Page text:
As Carlin told CNN in 2004, "[I]f I hadn't chosen the career of being a performer, I think linguistics would have been a natural area that I'd have loved-to teach it, probably...Language has always fascinated me."Closer to home geographically, Rudy Vecoli, a great historian of immigration, has passed away (see here). For many years, he directed the Immigration History Research Center at the University of Minnesota. He wrote his dissertation here at Wisconsin, on Italian-Americans in Chicago, and he later did tons on immigration to Minnesota's distinctive Iron Range. He was one of the people who argued an important position:
Mr. Vecoli argued against the notion that immigrants to the United States left their cultures behind and did their best to blend into mainstream American society. Rather, he wrote, they clung tenaciously to their traditions and developed strategies to retain their heritage and resist pressures to embrace the American social and economic system.People who work on immigration have described him as a formidable scholar and just as importantly as a person who worked hard for public understanding of history, tying research in history to how we all understand our own communities and families.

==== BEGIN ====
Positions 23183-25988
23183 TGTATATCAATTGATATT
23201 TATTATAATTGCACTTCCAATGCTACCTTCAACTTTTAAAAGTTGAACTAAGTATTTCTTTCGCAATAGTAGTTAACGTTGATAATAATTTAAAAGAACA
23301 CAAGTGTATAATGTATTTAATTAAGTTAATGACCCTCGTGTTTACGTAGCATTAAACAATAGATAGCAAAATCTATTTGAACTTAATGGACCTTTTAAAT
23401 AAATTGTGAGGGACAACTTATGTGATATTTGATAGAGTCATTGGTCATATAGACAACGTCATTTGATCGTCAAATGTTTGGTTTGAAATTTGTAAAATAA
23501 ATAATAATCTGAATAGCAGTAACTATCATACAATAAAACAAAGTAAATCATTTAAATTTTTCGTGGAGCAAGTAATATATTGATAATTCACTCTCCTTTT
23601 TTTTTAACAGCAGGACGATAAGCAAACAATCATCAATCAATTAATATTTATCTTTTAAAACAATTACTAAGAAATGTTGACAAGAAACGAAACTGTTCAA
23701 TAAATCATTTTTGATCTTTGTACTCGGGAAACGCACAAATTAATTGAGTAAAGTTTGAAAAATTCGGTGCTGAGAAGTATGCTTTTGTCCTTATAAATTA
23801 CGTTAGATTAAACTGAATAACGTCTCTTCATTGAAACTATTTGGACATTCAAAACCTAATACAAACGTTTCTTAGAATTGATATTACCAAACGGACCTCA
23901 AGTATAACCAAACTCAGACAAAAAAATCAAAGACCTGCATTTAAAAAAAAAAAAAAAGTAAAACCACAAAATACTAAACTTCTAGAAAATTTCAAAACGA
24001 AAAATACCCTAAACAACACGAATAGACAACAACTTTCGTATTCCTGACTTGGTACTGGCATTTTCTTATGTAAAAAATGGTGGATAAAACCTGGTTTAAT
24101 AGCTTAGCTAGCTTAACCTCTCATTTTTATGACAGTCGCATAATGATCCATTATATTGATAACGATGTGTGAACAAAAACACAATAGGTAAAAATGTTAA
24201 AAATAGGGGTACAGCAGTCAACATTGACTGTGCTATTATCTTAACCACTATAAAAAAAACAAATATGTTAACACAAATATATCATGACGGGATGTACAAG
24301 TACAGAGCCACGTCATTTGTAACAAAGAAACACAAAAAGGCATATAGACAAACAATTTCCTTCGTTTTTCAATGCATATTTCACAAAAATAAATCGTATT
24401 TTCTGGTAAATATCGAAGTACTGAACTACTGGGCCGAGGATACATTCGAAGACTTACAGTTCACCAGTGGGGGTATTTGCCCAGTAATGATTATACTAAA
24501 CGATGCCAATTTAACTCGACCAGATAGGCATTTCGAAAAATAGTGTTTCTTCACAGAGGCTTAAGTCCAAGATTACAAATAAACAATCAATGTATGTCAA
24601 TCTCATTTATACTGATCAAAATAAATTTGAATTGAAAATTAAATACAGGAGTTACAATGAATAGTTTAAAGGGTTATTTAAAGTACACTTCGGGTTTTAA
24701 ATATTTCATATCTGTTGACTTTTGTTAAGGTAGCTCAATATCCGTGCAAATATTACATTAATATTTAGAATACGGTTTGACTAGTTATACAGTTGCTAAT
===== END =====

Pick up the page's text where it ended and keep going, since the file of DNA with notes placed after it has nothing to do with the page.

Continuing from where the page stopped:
Finally, something that's not life-or-death, but merely stupid: Peter Svenonius, a well-known Norwegian syntax specialist, has posted a comment indicating that the collection of 'flawed' Norwegian example sentences is a worse form of hack-job than I would have imagined. The book's author labels as wrong, it sounds like, things that don't fit the prescriptive standard, sentences that are colloquial, and things the author just didn't understand. What a shame.
I hope the week improves from here.